Sunday, March 14, 2010

The Prodigal Mother Has Much to Learn

This weekend has been a powerful and healing one for me on many levels. I was blessed to be in the company of the wisest women I at a time, each offering their gifts to me through words, lasagna and email. As I look around me, I am literally bowled over by the wisdom God has placed in my life at this particular place and time. But even better is the love that accompanies the wisdom. It was actually so typically like God to do this, I am at a super low point and it is quietly arranged by the Spirit that I would receive renewal over and over again throughout a 3 day period, almost unceasing.

It humbles me and fills me with gratitude that any single one of these woman would care enough to offer their hearts and minds to me. That there are this many who are so steadfast in their support, so gifted in such different yet overlapping areas, and so willing to reach out and offer their precious time to me makes me realize I am one lucky lady to have such very special guardian angels. You all know who you are...and please know how much I love you back and look forward to the day when maybe, just maybe, I can offer you some of this love in return. I KNOW I can never offer the wisdom you have shared with me, for it would take centuries for me to catch up to any of you in that department.

As I prayerfully look towards a new week, knowing it will be filled with anxiety and joy as well, I am working very hard internally on myself to view things from a God place and not a Mom place. Our sermon this morning was another "Feeding Moment" and I walked away feeling as if God was telling me exactly how to proceed with our family. It might take awhile to really internalize and act on it in the midst of emotional turmoil, but I need to for it is the only way we will succeed.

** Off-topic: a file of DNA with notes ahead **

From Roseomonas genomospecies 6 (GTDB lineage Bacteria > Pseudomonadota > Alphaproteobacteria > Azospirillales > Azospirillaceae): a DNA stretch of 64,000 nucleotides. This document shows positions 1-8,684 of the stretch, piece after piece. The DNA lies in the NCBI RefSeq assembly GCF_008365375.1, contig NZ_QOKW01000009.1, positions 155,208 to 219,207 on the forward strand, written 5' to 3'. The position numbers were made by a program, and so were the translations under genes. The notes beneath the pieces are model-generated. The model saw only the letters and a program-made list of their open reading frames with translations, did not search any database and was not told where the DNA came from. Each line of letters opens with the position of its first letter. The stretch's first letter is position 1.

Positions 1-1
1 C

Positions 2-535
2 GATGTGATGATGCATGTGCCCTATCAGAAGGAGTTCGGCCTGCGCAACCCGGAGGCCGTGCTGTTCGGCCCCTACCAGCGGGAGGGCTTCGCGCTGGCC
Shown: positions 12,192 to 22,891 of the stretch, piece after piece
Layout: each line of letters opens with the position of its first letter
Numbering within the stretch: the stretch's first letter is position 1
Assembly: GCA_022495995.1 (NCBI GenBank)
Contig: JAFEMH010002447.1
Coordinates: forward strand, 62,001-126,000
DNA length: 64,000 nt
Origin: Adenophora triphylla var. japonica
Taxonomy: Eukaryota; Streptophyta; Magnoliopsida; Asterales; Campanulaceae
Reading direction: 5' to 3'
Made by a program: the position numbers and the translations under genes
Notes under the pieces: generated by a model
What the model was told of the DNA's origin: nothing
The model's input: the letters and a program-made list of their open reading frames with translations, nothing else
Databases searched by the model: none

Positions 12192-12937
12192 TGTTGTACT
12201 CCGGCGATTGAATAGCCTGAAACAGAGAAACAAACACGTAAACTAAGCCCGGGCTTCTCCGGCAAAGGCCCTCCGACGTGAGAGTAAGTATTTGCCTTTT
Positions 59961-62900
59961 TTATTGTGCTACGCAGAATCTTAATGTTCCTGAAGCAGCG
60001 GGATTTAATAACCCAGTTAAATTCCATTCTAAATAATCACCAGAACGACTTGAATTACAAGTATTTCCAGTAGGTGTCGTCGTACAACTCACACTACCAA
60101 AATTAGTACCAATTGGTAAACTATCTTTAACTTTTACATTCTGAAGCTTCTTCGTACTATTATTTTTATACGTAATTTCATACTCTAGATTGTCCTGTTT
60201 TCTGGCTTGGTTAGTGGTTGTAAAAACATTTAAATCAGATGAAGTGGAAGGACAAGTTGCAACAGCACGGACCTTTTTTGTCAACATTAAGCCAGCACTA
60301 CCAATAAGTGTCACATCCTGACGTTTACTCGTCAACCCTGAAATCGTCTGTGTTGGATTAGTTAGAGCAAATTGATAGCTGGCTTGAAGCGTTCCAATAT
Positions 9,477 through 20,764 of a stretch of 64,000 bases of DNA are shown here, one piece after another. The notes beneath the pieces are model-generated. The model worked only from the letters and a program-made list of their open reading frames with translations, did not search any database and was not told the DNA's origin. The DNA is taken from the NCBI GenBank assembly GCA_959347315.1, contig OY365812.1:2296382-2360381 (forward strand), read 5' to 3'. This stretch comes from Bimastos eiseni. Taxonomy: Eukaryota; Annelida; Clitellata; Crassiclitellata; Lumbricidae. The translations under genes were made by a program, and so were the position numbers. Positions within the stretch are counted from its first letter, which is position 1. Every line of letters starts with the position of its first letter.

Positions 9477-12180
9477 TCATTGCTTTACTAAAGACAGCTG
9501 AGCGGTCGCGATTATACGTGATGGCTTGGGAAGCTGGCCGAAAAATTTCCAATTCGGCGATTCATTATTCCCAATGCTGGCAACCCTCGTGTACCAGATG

Our sermon this morning was based upon our Scripture reading from Luke 15: 1-3, 11b-32. You all know the story, it's about the prodigal son. You can read Reverend Karen Winkel's entire sermon here if you so desire:

There were many ways in which I related to this sermon, could place myself in certain roles, etc. But there were a couple of things that stood out for me, to some perhaps in an odd way, but God works differently in each person's heart and we take away what we need at any given moment when hearing a sermon.

I quote here:

"If horses had gods, they would look like horses, so goes a Greek proverb. If horses had gods, they would look like horses.

Our sense of who God is and what God is like is shaped by what we know."

What a powerful reminder to me, that our daughters' image of "mom" is shaped by what they know. What they they have experienced the role of "mom" is quite perverted and unnatural. We need to build an entirely new concept of what "mom" is for them, and what took years to create might take years to recreate. They have had 2 different versions...biological and orphanage "replacement" mom's. Neither will serve them well in the context of a real family. While I will not demonize either image, for each served a purpose, neither version is accurate, neither prepares them to be mothered well, nor to mother well themselves in the future.

The big question is, how do we replace those old, misshapen images with a new, healthier one?

Another thought that came to my mind when hearing this was that our daughters have no sense of God, no relationship that we know of, and a real discomfort with God in general. Let's re-read this again:

"Our sense of who God is and what God is like is shaped by what we know."

I was slammed right between the eyes when I realized that Dominick and I, along with every single person in our LaJoy Family community, are responsible for creating a "knowing" of God for Angela and Olesya, for WE will be how they each encounter the living God. Their new understanding of God will be shaped by what they know, by what they encounter each and every time they interact with others who walk in God's light and love. Very powerful to think about.